Reconstructing Ancient Maya Diets in Northwestern Petén, Guatemala: A Paleoethnobotanical Perspective

Clarissa Cagnato

Maya archaeology has deep roots; however, many unanswered questions remain regarding the variability of ancient diets across the Maya region. My research aims at addressing the lack of information that archaeologists have on ancient Maya diets, especially in under-investigated areas such as northwestern Petén, Guatemala. I am therefore currently conducting comparative archaeobotanical analysis from two Classic period (AD 250 -900) Maya sites: El Perú-Waka’ and La Corona.

Although archaeologists have a general idea on what foods may have been consumed by the ancient Maya on a broad scale, the details on a smaller scale remain misunderstood.  Therefore, I specifically ask the following questions: how diverse was the diet of the ancient Maya who inhabited the Neotropical Petén?  And do the paleoethnobotanical data indicate changing patterns of consumption through time and space? To answer these questions, I am carrying out a systematic paleoethnobotanical analysis, which includes the recovery of macrobotanical remains, as well as microbotanical remains in the form of starch grains collected from stone tools (i.e. grinding stones) and ceramic vessels.  Data collection is focused on the recovery of flotation samples and stone tools, and ceramics from areas of food processing and disposal, namely middens and chultunes, which are man-made pits, dug in bedrock.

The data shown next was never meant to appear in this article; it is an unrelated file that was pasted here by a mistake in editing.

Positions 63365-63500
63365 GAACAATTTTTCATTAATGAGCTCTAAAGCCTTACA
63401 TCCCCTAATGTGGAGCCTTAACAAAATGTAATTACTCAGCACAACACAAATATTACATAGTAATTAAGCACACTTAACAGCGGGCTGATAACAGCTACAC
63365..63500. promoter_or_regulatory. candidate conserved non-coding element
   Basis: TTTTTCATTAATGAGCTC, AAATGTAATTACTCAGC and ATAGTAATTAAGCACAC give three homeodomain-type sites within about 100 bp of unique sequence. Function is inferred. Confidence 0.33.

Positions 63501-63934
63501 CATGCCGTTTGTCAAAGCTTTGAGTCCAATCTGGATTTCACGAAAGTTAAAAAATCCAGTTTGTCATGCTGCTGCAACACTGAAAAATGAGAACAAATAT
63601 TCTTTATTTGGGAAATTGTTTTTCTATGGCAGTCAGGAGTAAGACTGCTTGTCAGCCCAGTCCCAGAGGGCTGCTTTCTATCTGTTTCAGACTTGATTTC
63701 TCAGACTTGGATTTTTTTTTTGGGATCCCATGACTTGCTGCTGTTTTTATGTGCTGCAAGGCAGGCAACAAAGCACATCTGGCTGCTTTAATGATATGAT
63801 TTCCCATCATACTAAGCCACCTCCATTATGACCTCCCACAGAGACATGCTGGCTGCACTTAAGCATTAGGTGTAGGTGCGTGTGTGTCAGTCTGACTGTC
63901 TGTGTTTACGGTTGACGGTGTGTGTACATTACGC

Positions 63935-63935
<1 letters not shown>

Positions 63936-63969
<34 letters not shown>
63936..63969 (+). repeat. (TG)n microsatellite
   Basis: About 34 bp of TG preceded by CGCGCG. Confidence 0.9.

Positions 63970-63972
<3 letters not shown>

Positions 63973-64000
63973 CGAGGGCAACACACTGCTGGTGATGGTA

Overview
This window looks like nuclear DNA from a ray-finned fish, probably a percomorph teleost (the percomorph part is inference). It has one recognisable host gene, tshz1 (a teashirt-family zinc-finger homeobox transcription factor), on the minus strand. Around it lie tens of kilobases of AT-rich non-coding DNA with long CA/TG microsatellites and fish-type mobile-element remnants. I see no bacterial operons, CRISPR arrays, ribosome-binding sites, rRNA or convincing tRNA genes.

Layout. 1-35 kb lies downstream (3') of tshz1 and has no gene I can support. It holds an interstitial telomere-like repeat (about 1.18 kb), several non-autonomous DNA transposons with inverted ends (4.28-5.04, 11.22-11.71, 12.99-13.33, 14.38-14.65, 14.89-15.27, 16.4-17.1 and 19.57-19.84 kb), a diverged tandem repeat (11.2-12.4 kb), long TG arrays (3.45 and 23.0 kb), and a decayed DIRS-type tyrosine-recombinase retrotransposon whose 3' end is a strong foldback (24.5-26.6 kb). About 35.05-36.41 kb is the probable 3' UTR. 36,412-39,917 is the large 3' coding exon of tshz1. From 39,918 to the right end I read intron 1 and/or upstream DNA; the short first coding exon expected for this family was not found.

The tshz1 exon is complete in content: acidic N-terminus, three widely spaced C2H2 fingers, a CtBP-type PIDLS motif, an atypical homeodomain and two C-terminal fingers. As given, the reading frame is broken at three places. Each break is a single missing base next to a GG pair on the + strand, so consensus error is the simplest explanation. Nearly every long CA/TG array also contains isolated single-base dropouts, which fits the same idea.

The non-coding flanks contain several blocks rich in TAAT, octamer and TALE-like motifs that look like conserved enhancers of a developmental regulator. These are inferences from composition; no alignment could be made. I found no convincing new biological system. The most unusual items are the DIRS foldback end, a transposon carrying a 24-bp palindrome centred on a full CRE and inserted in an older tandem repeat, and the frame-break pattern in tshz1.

As this is one of the few studies using systematic collection and analysis of flotation samples in this particular region, my research will contribute to our understanding of the plants consumed by the ancient Maya at the local level. Additionally, by comparing and contrasting these data to other Maya sites, we may come to a better understanding of individual Maya populations, and moving beyond the idea that the ancient Maya were one homogenous group.

In the past, El Perú-Waka’ and La Corona would have been strategically located along important trade routes that would have connected diverse resource-rich areas.  Today, these archaeological sites, among many others, are located within the Laguna del Tigre National Park, which is part of the larger Maya Biosphere Reserve established by the Guatemalan government in 1990.  This protected area continues to be under threat from both an ecological, but also from an archaeological perspective. Continuing research here not only allows for active presence of archaeologists in the region, but projects employ a large number of local workers in the area. Therefore, archaeological work provides a baseline for past environmental conditions that aid in the understanding of contemporary environment and dealing with conservation efforts.